There’s always been some of the American “can-do” spirit about Field Notes. When designer Aaron Draplin couldn’t find a simple notebook, he created one and, with the help of designer Jim Coudal, transformed it into the ubiquitous tool of students and creatives everywhere. No surprise, then, that in the latest edition of their Field Notes 3-packs, they would choose to honor one of the greatest “can do” endeavors in the nation’s history: America’s early manned space missions. And how they chose to do it…well, that was pretty “can do” as well.
To start with, each of the three memo books celebrates one of the space programs – Mercury, Gemini and Apollo – with a photograph from each of the respective missions printed 4-color process on the front cover, with an “Orbital Silver” metallic ink and aqueous coating added to bring it all to dramatic life. On the back you’ll find key dates, locations and personnel information for that particular program. The 12 pt. Westrock Tango C1S [Get Swatchbook] sheet it’s printed on makes for the type of cover you’ve come to expect from Field Notes – stiff enough to withstand everyday use without feeling like an unyielding hard-cover one. The grid on the inside pages is printed in extremely light “Firmament Gray” ink on 60 lb. Finch Opaque Text [Get Swatchbook].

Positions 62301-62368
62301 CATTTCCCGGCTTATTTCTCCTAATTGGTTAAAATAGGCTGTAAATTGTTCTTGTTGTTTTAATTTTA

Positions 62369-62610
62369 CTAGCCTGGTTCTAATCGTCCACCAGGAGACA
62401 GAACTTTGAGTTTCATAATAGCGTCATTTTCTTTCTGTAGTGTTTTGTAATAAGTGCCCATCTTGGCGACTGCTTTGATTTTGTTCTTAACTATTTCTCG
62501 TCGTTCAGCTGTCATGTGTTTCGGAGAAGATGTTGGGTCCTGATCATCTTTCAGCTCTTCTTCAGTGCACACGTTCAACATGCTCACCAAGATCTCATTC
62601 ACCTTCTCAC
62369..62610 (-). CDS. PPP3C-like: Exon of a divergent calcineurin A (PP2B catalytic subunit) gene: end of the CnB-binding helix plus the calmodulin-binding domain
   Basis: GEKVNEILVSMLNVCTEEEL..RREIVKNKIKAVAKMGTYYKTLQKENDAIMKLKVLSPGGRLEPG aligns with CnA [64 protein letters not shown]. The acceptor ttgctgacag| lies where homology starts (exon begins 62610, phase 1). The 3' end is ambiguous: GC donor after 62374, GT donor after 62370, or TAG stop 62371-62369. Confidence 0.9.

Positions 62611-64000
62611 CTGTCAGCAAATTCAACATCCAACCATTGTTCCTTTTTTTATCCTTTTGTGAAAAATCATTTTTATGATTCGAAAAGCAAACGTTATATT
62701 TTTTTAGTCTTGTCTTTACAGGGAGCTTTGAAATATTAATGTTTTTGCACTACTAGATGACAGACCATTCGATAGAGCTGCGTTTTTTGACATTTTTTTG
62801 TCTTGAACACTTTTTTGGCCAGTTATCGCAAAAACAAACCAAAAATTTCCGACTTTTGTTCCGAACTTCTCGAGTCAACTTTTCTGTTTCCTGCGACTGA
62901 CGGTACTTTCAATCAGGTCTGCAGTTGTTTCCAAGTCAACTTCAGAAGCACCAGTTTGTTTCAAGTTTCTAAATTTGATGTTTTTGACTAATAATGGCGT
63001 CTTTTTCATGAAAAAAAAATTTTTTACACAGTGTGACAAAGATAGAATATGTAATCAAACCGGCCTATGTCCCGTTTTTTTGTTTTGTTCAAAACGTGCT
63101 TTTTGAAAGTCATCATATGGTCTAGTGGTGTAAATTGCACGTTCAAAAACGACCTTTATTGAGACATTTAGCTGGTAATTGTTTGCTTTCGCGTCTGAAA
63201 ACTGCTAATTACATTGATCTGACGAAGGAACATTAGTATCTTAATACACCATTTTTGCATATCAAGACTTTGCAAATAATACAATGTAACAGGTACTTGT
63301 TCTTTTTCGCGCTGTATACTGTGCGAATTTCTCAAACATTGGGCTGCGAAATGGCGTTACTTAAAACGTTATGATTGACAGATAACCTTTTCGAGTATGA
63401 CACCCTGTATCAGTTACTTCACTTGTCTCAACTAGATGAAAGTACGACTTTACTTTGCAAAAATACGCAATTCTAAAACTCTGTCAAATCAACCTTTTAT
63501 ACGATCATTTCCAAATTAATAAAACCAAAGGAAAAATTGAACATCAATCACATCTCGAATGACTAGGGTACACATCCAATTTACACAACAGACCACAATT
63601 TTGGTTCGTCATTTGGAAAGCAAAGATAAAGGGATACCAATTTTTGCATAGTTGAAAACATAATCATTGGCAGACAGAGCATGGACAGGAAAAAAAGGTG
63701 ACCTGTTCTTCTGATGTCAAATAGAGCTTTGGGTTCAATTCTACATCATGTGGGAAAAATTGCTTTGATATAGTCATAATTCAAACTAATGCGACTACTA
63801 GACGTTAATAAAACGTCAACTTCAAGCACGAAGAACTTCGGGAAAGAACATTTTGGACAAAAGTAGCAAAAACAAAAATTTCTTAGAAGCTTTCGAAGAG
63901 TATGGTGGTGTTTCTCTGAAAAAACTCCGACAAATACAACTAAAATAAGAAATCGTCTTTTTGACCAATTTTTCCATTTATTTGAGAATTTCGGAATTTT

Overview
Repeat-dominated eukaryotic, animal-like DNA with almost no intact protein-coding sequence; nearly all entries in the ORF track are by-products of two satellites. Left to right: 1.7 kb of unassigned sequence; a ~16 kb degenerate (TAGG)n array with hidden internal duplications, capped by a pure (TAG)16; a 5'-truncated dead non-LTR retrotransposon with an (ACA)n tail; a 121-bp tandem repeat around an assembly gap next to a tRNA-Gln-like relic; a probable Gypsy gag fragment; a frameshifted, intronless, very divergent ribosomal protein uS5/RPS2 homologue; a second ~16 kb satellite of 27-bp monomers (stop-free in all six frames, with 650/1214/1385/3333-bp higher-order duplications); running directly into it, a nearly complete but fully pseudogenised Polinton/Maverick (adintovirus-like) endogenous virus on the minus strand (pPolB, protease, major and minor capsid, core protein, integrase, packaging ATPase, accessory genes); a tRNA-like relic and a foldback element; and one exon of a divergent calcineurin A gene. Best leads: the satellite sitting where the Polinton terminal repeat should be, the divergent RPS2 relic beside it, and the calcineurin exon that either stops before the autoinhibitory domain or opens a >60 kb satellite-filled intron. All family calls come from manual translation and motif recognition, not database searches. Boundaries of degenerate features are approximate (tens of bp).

All very nice, you say, but surely there must be more? Oh there most certainly is.
The larger-than-usual backing card for the 3 pack cleverly features the continuing clouds of exhaust from the rocket on the cover of the first notebook, and actually houses three punch-out sheets that enable you to build paper models of each of the three space capsules – “1:50-ish” in scale, as the detailed instructions explain.
This was actually trickier to create than you’d think, as they had to choose a paper that was heavy enough to function as a model, yet light enough to be rolled into the cylindrical parts that make up each spacecraft. The designers chose an 80 lb. Domtar Lynx Cover, with 7 spot colors printed by eDOC Communications, which also printed the notebooks. When assembled, the resulting pieces are…oh heck, I’m going to say it: Out of this world.
Love this piece? Like it, share it and add your comments below.